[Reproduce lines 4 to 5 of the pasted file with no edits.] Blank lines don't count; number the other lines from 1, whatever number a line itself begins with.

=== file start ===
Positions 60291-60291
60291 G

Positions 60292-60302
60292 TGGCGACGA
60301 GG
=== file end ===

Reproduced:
60292 TGGCGACGA
60301 GG